appendix. Refer to DNV-RP-C205 Environmental Conditions These methods are:
and Environmental Loads for information about wave induced
particle velocities and VIV related to that. — changing the layout and support-spacing
— shielding.
A.17.2 VIV Check-out procedure
A.18.2 Changing the layout and spacing between pipe sup-
a) Calculate the natural frequencies of the piping, preferably ports
by FE modal analysis. Be aware that most widely sold and
commonly used pipe stress FE programmes per 2007 by For topside (e.g. flare tower piping) and subsea installations
mistake ignore the added weight from surrounding seawa- the only practical way to avoid vortex-induced oscillations is
to manipulate the natural frequencies by adding or changing
ter. Refer to section A.11-A.14 for necessary corrections.
the spacing between the pipe support guides. For subsea tem-
For straight pipes without free-hanging valves, etc. the fol- plates a different routing of the pipe, e.g. parallel instead of
lowing equation can be used for hand calculations of the perpendicular to the main current direction, may be a solution.
piping natural frequencies:
A.18.3 Shielding
a EI
fn = If it is not possible to change the natural frequencies by adjust-
2πL2 me ing the spacing of the guides (support) it may be possible to
shield minor piping from the main wind directions in front of,
where: or behind, larger steelwork or piping. Typical are small bore
flare-tip ignition (pilot) lines and piping along a bridge
fn = Natural frequency of the pipe (Hz) between two platforms.
a = fixation constant depending on boundary conditions Subsea installations are commonly shielded by a steel or com-
and mode shapes posite structure in order to prevent dropped objects (e.g.
L = Span length between pipe support guides or fixation anchors and heavy metal scrap) and over-trawling (fishing
support (m) tool) from damaging the installation. Hence vortex shedding
E = Young’s Modulus for pipe material (N/m2) may not be a problem at all, but the density of the shielding
may vary from project to project and the current velocity and
I = Moment of Inertia (m4) possibility to pass through this shielding has to be checked out
me = Effective mass per unit length of pipe (kg/m) with the layout and project design basis.

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A.19 Physical properties of air and seawater


A.19.1 Densities and cinematic viscosities
The below values for fluid density and cinematic viscosities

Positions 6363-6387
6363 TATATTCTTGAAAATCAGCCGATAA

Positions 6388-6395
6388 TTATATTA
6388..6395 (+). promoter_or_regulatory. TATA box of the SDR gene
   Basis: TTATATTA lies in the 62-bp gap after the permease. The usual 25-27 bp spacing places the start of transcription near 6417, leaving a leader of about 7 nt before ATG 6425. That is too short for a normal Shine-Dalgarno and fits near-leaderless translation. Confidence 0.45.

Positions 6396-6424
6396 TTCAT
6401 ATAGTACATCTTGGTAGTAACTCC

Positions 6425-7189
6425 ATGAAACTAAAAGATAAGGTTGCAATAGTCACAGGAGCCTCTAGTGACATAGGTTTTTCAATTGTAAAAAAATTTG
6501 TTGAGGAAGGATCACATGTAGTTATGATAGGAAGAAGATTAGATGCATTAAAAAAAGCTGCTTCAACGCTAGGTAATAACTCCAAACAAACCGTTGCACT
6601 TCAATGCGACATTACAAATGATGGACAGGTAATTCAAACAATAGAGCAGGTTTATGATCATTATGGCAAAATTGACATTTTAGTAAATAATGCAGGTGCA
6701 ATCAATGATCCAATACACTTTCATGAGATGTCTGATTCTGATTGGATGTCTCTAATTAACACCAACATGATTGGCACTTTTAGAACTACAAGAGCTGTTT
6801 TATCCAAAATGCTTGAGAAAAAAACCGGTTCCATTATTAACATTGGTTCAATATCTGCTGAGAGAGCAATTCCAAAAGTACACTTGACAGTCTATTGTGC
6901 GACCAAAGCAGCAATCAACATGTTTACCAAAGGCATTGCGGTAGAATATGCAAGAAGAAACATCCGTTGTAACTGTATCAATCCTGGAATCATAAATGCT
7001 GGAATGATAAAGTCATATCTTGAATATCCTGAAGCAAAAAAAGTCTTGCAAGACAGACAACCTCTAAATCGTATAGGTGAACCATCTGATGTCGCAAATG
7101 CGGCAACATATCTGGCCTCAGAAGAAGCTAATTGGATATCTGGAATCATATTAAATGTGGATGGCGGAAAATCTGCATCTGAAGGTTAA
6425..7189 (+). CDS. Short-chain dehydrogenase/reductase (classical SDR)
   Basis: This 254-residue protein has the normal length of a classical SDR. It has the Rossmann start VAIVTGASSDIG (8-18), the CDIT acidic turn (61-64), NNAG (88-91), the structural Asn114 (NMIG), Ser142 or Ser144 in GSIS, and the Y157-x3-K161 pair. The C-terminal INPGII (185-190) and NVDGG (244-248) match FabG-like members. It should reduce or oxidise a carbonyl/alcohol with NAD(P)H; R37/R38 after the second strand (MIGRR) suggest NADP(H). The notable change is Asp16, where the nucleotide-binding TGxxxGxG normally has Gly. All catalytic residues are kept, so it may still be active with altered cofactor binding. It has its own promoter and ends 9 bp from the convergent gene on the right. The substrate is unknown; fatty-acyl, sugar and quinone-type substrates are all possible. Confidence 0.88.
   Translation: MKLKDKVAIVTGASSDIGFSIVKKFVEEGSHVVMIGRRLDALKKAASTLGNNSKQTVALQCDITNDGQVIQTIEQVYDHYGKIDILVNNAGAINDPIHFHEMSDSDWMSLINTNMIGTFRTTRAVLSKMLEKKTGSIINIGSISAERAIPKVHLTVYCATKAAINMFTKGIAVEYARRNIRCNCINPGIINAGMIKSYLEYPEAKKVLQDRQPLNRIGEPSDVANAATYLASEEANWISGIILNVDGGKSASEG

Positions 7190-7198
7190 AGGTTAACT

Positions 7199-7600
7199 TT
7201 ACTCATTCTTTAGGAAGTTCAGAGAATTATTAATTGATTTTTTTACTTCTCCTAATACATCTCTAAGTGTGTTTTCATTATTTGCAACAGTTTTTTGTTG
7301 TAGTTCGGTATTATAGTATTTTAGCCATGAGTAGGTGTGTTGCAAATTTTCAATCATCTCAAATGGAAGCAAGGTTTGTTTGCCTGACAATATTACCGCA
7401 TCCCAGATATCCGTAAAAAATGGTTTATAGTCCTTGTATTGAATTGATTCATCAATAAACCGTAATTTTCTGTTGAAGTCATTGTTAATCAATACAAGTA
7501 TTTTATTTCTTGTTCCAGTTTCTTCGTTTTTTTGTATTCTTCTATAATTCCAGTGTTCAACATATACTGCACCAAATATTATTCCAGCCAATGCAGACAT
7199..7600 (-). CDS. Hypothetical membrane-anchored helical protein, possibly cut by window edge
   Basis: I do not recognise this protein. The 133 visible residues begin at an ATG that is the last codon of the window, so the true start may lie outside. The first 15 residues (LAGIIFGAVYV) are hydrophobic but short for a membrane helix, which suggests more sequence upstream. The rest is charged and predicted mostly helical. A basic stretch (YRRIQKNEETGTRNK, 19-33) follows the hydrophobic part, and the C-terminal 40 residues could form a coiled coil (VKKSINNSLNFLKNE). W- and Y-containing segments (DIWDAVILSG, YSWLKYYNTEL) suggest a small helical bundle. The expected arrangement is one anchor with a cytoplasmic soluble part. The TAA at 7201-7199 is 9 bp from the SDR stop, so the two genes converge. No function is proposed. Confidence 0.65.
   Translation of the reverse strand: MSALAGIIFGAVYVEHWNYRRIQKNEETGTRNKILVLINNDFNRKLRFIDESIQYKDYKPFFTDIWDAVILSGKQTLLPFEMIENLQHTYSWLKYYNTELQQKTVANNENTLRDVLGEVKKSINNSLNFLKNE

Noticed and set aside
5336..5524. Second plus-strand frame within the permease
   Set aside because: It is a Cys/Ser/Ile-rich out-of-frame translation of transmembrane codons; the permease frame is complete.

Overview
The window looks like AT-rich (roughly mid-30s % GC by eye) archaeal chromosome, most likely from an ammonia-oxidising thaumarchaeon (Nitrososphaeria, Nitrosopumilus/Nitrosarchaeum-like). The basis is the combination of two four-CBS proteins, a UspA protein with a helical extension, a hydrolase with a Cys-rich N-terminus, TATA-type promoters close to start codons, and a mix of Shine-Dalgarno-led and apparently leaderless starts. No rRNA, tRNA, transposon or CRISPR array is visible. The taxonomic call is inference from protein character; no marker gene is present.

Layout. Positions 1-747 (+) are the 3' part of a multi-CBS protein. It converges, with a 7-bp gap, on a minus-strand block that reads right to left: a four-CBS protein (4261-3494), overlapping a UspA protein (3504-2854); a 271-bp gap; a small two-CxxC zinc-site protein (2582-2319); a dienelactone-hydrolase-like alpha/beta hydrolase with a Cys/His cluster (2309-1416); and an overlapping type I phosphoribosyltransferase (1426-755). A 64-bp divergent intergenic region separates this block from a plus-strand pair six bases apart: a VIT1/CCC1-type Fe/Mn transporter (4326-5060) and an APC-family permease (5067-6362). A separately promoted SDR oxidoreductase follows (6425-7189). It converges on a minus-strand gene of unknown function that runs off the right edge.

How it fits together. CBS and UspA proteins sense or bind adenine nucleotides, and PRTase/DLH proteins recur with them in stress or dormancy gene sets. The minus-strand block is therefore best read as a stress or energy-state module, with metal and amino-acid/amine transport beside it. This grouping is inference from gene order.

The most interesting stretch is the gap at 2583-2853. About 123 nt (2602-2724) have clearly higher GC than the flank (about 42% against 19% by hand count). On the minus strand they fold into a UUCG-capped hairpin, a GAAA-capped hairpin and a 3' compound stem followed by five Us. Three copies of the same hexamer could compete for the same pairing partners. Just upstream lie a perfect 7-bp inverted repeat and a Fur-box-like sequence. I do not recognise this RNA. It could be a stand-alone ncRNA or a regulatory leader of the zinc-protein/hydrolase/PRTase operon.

are guidance values to be used for dry air and seawater. Cine-
matic viscosity parameter is used to calculate the Reynolds
number in order to find the Strouhal number. An average value
of the Strouhhal number for piping can however be set to
St = 0.2 (Refer Figure A-1, above).

Table A-2 Density and cinematic viscosity for


dry air and seawater
Temp Density, ρ, [kg/m3] Kin. Visc, ν, [m2/s]
[°C] Sea Water (1) Dry Air (2) Sea Water (1) Dry Air
0 1028 1.293 1.83 E-6 1.32 E-5
5 1028 1.270 1.56 E-6 1.36 E-5
10 1027 1.247 1.35 E-6 1.41 E-5
15 1026 1.226 1.19 E-6 1.45 E-5
20 1025 1.205 1.05 E-6 1.50 E-5
25 1023 1.184 0.94 E-6 1.55 E-5
30 1021 1.165 0.85 E-6 1.60 E-5
Notes:
1) Salinity of seawater = 3.5%
2) Density at atmospheric conditions, Pa= 1013 kPa

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Recommended Practice DNV-RP-D101, October 2008
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APPENDIX B
ANALYST CHECK LIST, GLOBAL ANALYSIS

ANALYST CHECK LIST, GLOBAL ANALYSIS

STRESS CALC. NUMBER: Revision:

SYSTEM DESCRIPTION:

ID REFERENCE DESCRIPTION Used Chk’d


Piping Code Is correct piping code (B31.3, B31.4, B31.8, EN13480 etc) used?
Numbering Is the calculation number correct and according to project procedure?
Units Are correct units used?
Is the correct pipe spec used (diameter, thickness, material properties,
Pipe Spec corrosion allowance, fabrication tolerances, weld joint factor etc)?
Fluid Is the density of internal fluid correct or conservative?
Pressure Correct pressures (design, operating, hydro test)?
Temperature Correct temp (installation, ambient, operating, high & low design)?
Insulation Insulation density and thickness?
COMPUTER INPUT DATA

Weights Correct weight of flanges, bolts, valves and valve actuators?


Are the locations of fixed and sliding supports correctly modelled?
Equipment Are nozzle movements due to temperature, live-and dead loads applied?